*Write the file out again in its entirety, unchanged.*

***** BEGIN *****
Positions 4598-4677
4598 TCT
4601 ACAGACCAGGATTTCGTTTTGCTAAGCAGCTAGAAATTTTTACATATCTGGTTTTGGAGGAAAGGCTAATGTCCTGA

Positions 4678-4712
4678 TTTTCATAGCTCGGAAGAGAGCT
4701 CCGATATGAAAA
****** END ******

Positions 4598-4677
4598 TCT
4601 ACAGACCAGGATTTCGTTTTGCTAAGCAGCTAGAAATTTTTACATATCTGGTTTTGGAGGAAAGGCTAATGTCCTGA

Positions 4678-4712
4678 TTTTCATAGCTCGGAAGAGAGCT
4701 CCGATATGAAAA